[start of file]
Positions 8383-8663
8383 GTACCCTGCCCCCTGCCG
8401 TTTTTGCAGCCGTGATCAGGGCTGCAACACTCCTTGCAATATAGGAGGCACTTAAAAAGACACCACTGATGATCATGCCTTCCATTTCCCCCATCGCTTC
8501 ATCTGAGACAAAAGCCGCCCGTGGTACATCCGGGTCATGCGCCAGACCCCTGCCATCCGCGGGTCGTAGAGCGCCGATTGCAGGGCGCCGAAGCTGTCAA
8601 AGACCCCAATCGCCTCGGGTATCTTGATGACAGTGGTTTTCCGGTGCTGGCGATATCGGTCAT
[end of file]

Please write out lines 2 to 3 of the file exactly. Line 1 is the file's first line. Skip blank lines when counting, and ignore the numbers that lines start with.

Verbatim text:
8383 GTACCCTGCCCCCTGCCG
8401 TTTTTGCAGCCGTGATCAGGGCTGCAACACTCCTTGCAATATAGGAGGCACTTAAAAAGACACCACTGATGATCATGCCTTCCATTTCCCCCATCGCTTC